In 1911, army appointed a board to select a general purpose soldier's
shoe. After exhaustive study and testing, they selected a last designed
by Surgeon-Major Munson, the famous "Munson last." A characteristic was
the straight inner-side, aligning the big toe straight ahead, and the roomy toe area, to allow free movement of the toes. No compression on arch or instep. No hooks to catch in grass or bend out of shape. Single sole to allow flexibility. Intended for marching/walking, the thin leather was not intended for wet conditions; was not waterproofed.
Lower, wider and longer than normal heels.
This is the famous brogan, "clod-hopper," "Li'l Abner" shoe still around in the early 1950s, at least, and prompted the WW II draftee joke about shoes being so big he could execute an "about face" and the shoes didn't remained in place.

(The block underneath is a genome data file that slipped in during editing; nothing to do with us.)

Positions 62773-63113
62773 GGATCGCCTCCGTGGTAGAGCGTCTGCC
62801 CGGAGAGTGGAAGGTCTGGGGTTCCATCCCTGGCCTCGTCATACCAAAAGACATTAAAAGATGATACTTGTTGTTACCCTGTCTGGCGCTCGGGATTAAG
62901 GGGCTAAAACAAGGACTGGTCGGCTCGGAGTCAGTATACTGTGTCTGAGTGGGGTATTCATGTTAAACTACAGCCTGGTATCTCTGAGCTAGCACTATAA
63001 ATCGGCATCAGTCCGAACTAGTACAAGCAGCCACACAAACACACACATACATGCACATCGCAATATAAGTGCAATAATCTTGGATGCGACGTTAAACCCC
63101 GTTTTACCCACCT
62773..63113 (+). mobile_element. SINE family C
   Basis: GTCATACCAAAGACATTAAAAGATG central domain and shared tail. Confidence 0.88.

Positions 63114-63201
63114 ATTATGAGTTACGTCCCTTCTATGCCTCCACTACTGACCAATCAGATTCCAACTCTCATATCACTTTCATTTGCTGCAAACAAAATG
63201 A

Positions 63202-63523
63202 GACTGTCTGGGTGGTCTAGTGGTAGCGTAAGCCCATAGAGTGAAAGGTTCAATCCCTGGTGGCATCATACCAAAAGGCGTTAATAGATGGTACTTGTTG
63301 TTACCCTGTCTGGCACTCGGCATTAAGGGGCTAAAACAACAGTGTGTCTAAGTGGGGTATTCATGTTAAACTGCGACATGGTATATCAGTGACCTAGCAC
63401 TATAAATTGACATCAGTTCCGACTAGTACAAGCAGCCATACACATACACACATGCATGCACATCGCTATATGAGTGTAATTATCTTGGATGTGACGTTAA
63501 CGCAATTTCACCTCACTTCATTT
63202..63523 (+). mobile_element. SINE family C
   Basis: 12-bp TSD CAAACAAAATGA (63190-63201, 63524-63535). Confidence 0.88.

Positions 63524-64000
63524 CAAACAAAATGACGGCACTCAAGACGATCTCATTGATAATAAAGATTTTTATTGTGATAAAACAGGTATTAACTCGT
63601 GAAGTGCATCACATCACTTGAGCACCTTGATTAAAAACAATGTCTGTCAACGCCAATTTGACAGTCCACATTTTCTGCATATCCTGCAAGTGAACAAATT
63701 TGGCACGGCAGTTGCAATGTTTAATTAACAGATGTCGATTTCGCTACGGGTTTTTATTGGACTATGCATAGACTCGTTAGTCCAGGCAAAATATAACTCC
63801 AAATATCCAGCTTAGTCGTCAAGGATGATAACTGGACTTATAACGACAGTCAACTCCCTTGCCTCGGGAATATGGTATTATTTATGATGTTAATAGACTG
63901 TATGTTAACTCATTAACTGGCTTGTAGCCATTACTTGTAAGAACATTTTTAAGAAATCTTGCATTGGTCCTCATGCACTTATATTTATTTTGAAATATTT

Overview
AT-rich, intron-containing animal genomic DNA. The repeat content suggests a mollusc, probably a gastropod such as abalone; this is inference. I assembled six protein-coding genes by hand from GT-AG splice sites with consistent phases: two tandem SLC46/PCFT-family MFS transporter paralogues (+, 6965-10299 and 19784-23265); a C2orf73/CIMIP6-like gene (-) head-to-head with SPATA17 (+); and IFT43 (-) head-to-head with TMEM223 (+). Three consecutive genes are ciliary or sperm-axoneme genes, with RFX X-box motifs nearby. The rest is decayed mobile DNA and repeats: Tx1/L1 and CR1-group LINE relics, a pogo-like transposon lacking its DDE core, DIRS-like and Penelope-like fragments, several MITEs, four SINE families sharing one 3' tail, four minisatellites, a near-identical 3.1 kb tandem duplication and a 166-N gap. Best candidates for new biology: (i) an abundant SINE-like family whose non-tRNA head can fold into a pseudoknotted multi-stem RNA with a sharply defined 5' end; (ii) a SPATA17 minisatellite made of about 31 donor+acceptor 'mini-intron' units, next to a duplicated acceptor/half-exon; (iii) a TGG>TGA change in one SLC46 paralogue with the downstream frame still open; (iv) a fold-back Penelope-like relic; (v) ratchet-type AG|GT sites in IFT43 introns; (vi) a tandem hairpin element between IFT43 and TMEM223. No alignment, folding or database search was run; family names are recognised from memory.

Sorry not to have detailed specs, but perhaps the 1911 date can serve as point of departure unless others have more information. Mine from Horace Kephart ("Camping and Woodcraft," 1906, reprinted in 1917 and 1921 editions by Macmillian, NY. I am drawing from pp. 151-153 of 1952 16th printing of two-in-one 1921 "New Edition." For rugged terrain and wet, Kephart recommended waterproofing formula and placement of hobnails.
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